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Pesticides and the European Union


Pesticide Action Network of Europe reveal that the health commission of the European Union (DG SANCO), which is responsible for protecting public health, is attempting to develop a procedural “escape route” to evade an upcoming EU-wide ban on endocrine disrupting pesticides. Endocrine disrupting chemicals (EDCs) are those that alter hormonal regulation at very low doses to cause effects on behavior, reproduction, and gender, as well as cancer and birth defects.

In 2009, under the European Union’s then-new chemical REACH legislation, a continent-wide ban on endocrine disrupting pesticides was agreed. The European Commission (EC) was charged with taking various steps to protect public safety. These included officially defining what constitutes an endocrine disrupting effect and designating acceptable chemical detection methods. The deadline to present these criteria for ensuring protection against endocrine disrupting pesticides expired on December 14, 2013.

Instead of providing the needed safety guidance, however, the EU’s Health Commission (DG SANCO) appears to be drafting a procedural “escape route” around the endocrine disrupting ban. This legal maneuvering is being done behind closed doors and with the collaboration of some EU member states and the European Food Safety Authority (EFSA, an independent EU agency created to assess food risks for the Commission).

As initially revealed by the Pesticides Action Network of Europe (PAN Europe), only Sweden is opposing this escape route, which they consider to be an abandonment of the original democratic mandate. According to a report by Agence France Presse (AFP) Sweden is now going to sue the EU due to mounting evidence that harmful impacts of endocrine disruption are already being felt. AFP quotes Swedish environment minister Lena Ek:

“In some places in Sweden we see double sexed fish. We have scientific reports on how this affects fertility of young boys and girls, and other serious effects.”

The documents obtained by PAN Europe show that the lobbying to undermine the ban is being led by EFSA. This is in direct conflict with the missions of both EFSA and DG SANCO which are to protect public health.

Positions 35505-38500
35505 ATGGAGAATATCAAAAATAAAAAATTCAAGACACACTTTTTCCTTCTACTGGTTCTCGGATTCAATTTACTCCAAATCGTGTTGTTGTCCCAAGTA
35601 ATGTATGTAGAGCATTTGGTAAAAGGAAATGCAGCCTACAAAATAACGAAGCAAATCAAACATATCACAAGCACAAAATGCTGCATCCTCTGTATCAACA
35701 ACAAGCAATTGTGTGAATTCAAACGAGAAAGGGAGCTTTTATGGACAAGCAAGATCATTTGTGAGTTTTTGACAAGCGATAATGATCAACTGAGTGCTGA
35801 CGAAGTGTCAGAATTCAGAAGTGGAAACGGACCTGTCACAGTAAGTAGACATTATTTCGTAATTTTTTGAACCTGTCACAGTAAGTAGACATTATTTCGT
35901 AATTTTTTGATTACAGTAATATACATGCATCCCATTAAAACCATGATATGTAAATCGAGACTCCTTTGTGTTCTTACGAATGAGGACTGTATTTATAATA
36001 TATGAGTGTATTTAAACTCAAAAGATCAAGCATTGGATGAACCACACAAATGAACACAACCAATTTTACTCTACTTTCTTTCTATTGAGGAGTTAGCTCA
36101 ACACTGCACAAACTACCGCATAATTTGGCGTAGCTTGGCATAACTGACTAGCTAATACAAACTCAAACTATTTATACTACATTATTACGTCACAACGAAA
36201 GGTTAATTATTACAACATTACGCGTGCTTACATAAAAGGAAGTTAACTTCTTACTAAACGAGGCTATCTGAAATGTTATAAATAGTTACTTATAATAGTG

The crisis has come about because EDCs are the subject of a large body of independent academic research showing that certain synthetic chemicals are already causing developmental disabilities and cancer among humans and wildlife through non-traditional (i.e. hormonal) toxicological routes. This evidence is why the ban was instigated. Because of the strength of the evidence and the low doses involved (Vandenberg et al 2012), any rigorous and effective rules to protect the public are likely to result in widespread bans and restrictions on commonly used industrial, agricultural, and household chemicals. This is one reason why AFP also reported the Swedish Minister as saying that EU commissioners were under strong industry pressure.

Tony Tweedale, a Brussels-based independent consultant to NGOs, explained to Independent Science News, there is a second reason for industry pressure:

“That hormones are often disrupted at very low doses threatens to upset industry’s decades-long total control of risk assessment which is based, for example on insensitive tests.”

While missing their mandated December deadline for providing safety rules, DG SANCO and EFSA chose to perform an economic impact assessment of potential regulations instead. Now this economic impact assessment is itself 9 months late. Sweden and others have interpreted these delays as stalling a collectively agreed action.